About one hundred and thirty years after this, they fell again into the same error. The hankering which the Jews had for the idolatrous customs of the Heathens, is something exceedingly unaccountable; but so it was, that laying hold of the misconduct of Samuel’s two sons, who were entrusted with some secular concerns, they came in an abrupt and clamorous manner to Samuel, saying, Behold thou art old and thy sons walk not in thy ways, now make us a king to judge us like all the other nations. And here we cannot but observe that their motives were bad, viz., that they might be like unto other nations, i.e., the Heathen, whereas their true glory laid in being as much unlike them as possible. But the thing displeased Samuel when they said, give us a king to judge us; and Samuel prayed unto the Lord, and the Lord said unto Samuel, Hearken unto the voice of the people in all that they say unto thee, for they have not rejected thee, but they have rejected me, then I should not reign over them. According to all the works which have done since the day; wherewith they brought them up out of Egypt, even unto this day; wherewith they have forsaken me and served other Gods; so do they also unto thee. Now therefore hearken unto their voice, howbeit, protest solemnly unto them and show them the manner of the king that shall reign over them, i.e., not of any particular king, but the general manner of the kings of the earth, whom Israel was so eagerly copying after. And notwithstanding the great distance of time and difference of manners, the character is still in fashion. And Samuel told all the words of the Lord unto the people, that asked of him a king. And he said, This shall be the manner of the king that shall reign over you; he will take your sons and appoint them for himself for his chariots, and to be his horsemen, and some shall run before his chariots (this description agrees with the present mode of impressing men) and he will appoint him captains over thousands and captains over fifties, and will set them to ear his ground and to read his harvest, and to make his instruments of war, and instruments of his chariots; and he will take your daughters to be confectionaries and to be cooks and to be bakers (this describes the expense and luxury as well as the oppression of kings) and he will take your fields and your olive yards, even the best of them, and give them to his servants; and he will take the tenth of your seed, and of your vineyards, and give them to his officers and to his servants (by which we see that bribery, corruption, and favoritism are the standing vices of kings) and he will take the tenth of your men servants, and your maid servants, and your goodliest young men and your asses, and put them to his work; and he will take the tenth of your sheep, and ye shall be his servants, and ye shall cry out in that day because of your king which ye shall have chosen, and the Lord will not hear you in that day. This accounts for the continuation of monarchy; neither do the characters of the few good kings which have lived since, either sanctify the title, or blot out the sinfulness of the origin; the high encomium given of David takes no notice of him officially as a king, but only as a man after God’s own heart. Nevertheless the People refused to obey the voice of Samuel, and they said, Nay, but we will have a king over us, that we may be like all the nations, and that our king may judge us, and go out before us and fight our battles. Samuel continued to reason with them, but to no purpose; he set before them their ingratitude, but all would not avail; and seeing them fully bent on their folly, he cried out, I will call unto the Lord, and he shall sent thunder and rain (which then was a punishment, being the time of wheat harvest) that ye may perceive and see that your wickedness is great which ye have done in the sight of the Lord, in asking you a king. So Samuel called unto the Lord, and the Lord sent thunder and rain that day, and all the people greatly feared the Lord and Samuel And all the people said unto Samuel, Pray for thy servants unto the Lord thy God that we die not, for we have added unto our sins this evil, to ask a king. These portions of scripture are direct and positive. They admit of no equivocal construction. That the Almighty hath here entered his protest against monarchial government is true, or the scripture is false. And a man hath good reason to believe that there is as much of kingcraft, as priestcraft in withholding the scripture from the public in Popish countries. For monarchy in every instance is the Popery of government.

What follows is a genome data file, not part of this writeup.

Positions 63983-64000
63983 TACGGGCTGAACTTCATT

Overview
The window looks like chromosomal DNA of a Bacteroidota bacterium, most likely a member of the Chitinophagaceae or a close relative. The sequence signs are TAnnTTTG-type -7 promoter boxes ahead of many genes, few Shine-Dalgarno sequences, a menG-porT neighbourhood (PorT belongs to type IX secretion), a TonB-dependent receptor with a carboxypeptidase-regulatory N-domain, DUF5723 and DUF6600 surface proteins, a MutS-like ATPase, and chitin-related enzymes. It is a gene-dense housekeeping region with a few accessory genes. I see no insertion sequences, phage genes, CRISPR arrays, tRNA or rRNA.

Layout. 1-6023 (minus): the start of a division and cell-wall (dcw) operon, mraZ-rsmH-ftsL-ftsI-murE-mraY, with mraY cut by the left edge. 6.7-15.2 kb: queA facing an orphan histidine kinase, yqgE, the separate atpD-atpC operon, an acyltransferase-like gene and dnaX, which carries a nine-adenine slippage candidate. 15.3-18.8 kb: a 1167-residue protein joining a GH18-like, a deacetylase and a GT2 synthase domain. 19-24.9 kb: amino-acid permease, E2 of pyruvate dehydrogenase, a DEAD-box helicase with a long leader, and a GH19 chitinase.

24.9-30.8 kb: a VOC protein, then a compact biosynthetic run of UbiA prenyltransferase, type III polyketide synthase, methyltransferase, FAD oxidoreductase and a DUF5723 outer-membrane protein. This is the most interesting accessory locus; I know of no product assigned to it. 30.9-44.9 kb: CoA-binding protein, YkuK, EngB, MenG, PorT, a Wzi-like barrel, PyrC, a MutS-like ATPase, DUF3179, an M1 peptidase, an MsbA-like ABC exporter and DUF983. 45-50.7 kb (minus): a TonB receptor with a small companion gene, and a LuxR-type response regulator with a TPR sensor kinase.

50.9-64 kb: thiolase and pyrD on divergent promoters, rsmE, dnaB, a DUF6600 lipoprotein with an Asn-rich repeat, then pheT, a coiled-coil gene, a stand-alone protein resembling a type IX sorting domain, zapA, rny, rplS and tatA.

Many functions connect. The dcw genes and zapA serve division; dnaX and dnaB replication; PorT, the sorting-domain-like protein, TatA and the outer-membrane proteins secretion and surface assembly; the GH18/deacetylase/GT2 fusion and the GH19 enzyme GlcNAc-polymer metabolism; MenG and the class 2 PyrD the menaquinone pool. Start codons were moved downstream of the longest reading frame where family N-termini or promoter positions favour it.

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Source: Excerpt from Thomas Paine’s 1776 work, “Common Sense.”
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They Were Believers is researched, compiled, and edited by The Moral Liberal Founder and Editor In Chief, Steve Farrell. Steve served as one of the original and most popular pundits at NewsMax.com (1999-2007), and is the author of the highly praised inspirational novel, Dark Rose. Copyright © 2012 Steve Farrell.